Thank you to our sponsors*:
Amalgamated Transit Union 1505 Manitoba
Assiniboine Credit Union
Canadian Centre for Policy Alternatives – Manitoba
Canadian Community Economic Development Network – Manitoba
Canadian Federation of Students – Manitoba
Hardwood Designs
Manitoba Federation of Labour
Manitoba Government Employees Union
Social Planning Council of Winnipeg
UFCW Local 832
West End Cultural Centre

*More sponsors welcome! Please contact manitoba@makepovertyhistory.ca

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Raise EIA rates as part of comprehensive poverty plan

Support our campaign to ask the Province to develop an increase in the EIA basic needs benefit as part of a comprehensive plan to address poverty.

We want as many groups to sign on as possible, please let us know if your group would like to join us (current list of endorsing organizations).

We are seeking your support for our campaign to ask the Province to take two concrete actions towards ending poverty in this year’s budget. Firstly, the Province should develop a comprehensive poverty reduction strategy in consultation with community members. Critically, this strategy must include targets and timelines for poverty reduction. If we do not have a vision for where we are going, we will never arrive at our goal. Secondly, the plan must include an immediate increase to the EIA basic needs budget of Manitobans living in the deepest poverty. Single individuals and persons with disabilities suffer the most, with respective incomes 47 and 32 per cent below the poverty line. We call on the Province to create a benefit that will raise the incomes of all Manitobans to at least 75 per cent of the the poverty line.

See our campaign document at: EIA Campaign Backgrounder. We are looking for organizations to support the campaign. If you endorse the campaign, please send us an email at manitoba@makepovertyhistory.ca

Please contact me if you want more information about how to support the campaign.  We would be pleased to meet with you or your board if want more information about the campaign.  A representative of the campaign will be calling your organization within the next few weeks to answer any questions you have. Thanks for all your support.  Together we can end poverty in Manitoba!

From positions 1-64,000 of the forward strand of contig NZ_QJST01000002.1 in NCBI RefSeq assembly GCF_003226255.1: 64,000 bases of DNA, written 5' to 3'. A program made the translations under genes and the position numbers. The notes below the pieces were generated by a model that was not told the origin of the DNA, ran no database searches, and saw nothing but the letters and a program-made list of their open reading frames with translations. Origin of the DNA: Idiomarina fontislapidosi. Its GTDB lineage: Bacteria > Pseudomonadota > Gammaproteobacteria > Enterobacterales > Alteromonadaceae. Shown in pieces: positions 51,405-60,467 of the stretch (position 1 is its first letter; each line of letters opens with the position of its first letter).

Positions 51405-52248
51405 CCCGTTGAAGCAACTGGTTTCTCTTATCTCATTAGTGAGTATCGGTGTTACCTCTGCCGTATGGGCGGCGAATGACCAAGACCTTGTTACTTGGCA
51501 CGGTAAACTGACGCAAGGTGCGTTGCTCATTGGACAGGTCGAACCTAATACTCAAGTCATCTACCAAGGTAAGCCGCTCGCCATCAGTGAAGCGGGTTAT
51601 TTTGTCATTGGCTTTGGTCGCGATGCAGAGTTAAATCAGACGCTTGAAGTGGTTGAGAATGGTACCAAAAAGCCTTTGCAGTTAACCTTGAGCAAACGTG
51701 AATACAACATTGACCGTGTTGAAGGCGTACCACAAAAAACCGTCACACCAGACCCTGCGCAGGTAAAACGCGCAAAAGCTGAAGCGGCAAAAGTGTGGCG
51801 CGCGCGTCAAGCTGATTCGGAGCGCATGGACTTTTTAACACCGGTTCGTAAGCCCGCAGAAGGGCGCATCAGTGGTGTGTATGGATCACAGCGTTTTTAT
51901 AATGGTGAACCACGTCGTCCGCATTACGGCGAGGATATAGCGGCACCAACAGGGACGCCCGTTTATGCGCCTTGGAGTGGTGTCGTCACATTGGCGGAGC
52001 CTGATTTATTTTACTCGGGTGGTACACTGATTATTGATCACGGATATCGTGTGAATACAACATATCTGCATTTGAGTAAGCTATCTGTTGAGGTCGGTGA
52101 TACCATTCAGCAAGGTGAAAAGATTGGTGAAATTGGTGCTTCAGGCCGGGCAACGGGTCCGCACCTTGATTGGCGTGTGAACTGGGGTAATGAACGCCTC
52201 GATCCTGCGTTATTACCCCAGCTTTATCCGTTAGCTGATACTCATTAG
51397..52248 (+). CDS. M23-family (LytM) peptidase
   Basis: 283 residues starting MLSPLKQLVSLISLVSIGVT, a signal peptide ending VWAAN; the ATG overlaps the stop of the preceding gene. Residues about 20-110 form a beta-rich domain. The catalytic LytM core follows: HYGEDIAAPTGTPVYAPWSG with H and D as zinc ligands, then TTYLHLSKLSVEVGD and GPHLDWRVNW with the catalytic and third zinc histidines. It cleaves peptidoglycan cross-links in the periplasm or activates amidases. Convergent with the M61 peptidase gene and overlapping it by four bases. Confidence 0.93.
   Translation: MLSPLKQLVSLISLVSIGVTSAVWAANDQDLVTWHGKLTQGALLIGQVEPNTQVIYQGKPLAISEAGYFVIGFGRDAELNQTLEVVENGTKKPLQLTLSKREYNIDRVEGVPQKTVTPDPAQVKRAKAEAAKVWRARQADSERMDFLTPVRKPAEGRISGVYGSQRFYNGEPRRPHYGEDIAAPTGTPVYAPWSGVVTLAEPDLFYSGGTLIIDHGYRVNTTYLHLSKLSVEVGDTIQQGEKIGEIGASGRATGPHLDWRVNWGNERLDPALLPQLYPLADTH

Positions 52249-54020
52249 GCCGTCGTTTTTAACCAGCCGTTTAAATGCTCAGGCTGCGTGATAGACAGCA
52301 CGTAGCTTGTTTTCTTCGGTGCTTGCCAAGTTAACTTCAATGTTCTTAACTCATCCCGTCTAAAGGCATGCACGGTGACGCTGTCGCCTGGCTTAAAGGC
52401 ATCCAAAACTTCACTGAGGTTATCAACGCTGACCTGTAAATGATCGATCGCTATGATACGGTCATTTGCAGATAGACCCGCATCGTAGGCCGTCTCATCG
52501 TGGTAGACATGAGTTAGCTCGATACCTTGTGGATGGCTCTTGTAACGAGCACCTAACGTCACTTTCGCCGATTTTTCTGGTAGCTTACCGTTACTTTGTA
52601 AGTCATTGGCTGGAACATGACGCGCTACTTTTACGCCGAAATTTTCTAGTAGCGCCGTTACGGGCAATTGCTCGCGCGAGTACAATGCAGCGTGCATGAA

Josh Brandon, chair, Make Poverty History Manitoba

Key media articles about the campaign launch

josh-brandon-at-legislature-nov-17-2016-metroWinnipeg Free Press, Nov 24, 2016: Throne speech ignored poverty
Winnipeg Sun, Nov 16, 2016: Raise social assistance rates: lobby group
Winnipeg Metro, Nov 16, 2016: Groups call on Manitoba to release poverty-ending plan, bolster EIA
CBC, Nov 14, 2016: Manitoba tax changes do little for low income people, argues Molly McCracken
Canadian Centre for Policy Alternatives – Manitoba also published a Fast Facts about the campaign: Community looking for action plan from Province on povertyWe also did radio interviews on CBC, CJOB, ICI Radio-Canada and CKUW.
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Raise EIA Basic Needs Budget

Make Poverty History Manitoba is partnering with community groups to ask the Provincial government to raise EIA basic needs rates.

As part of a new comprehensive poverty reduction and social inclusion plan, we call on the Government of Manitoba to increase the basic needs benefit in Budget 2017. EIA’s basic needs budget has hardly increased in two decades. While the cost of living has gone up by more than 40 percent, EIA rates have remained stagnant. Far too many people in Manitoba live in deep poverty; some with incomes at 47% below the poverty line.

Hunger Free ManitobaOne of the coalitions we are partnering with is Hunger Free Manitoba. They are a coalition of faith communities calling on the government of Manitoba to help those who are most vulnerable. See their campaign at: hungerfreemb.ca